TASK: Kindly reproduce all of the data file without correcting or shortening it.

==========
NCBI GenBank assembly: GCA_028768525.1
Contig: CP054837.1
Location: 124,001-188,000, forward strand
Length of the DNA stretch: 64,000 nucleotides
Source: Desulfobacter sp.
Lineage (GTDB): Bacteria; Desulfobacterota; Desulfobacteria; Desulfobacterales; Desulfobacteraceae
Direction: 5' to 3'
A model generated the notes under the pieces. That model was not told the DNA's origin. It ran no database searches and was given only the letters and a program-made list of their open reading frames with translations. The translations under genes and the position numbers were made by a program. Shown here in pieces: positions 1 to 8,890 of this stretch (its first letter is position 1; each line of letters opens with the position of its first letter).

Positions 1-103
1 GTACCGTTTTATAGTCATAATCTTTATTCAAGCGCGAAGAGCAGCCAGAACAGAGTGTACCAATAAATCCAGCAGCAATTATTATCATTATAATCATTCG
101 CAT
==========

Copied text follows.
NCBI GenBank assembly: GCA_028768525.1
Contig: CP054837.1
Location: 124,001-188,000, forward strand
Length of the DNA stretch: 64,000 nucleotides
Source: Desulfobacter sp.
Lineage (GTDB): Bacteria; Desulfobacterota; Desulfobacteria; Desulfobacterales; Desulfobacteraceae
Direction: 5' to 3'
A model generated the notes under the pieces. That model was not told the DNA's origin. It ran no database searches and was given only the letters and a program-made list of their open reading frames with translations. The translations under genes and the position numbers were made by a program. Shown here in pieces: positions 1 to 8,890 of this stretch (its first letter is position 1; each line of letters opens with the position of its first letter).

Positions 1-103
1 GTACCGTTTTATAGTCATAATCTTTATTCAAGCGCGAAGAGCAGCCAGAACAGAGTGTACCAATAAATCCAGCAGCAATTATTATCATTATAATCATTCG
101 CAT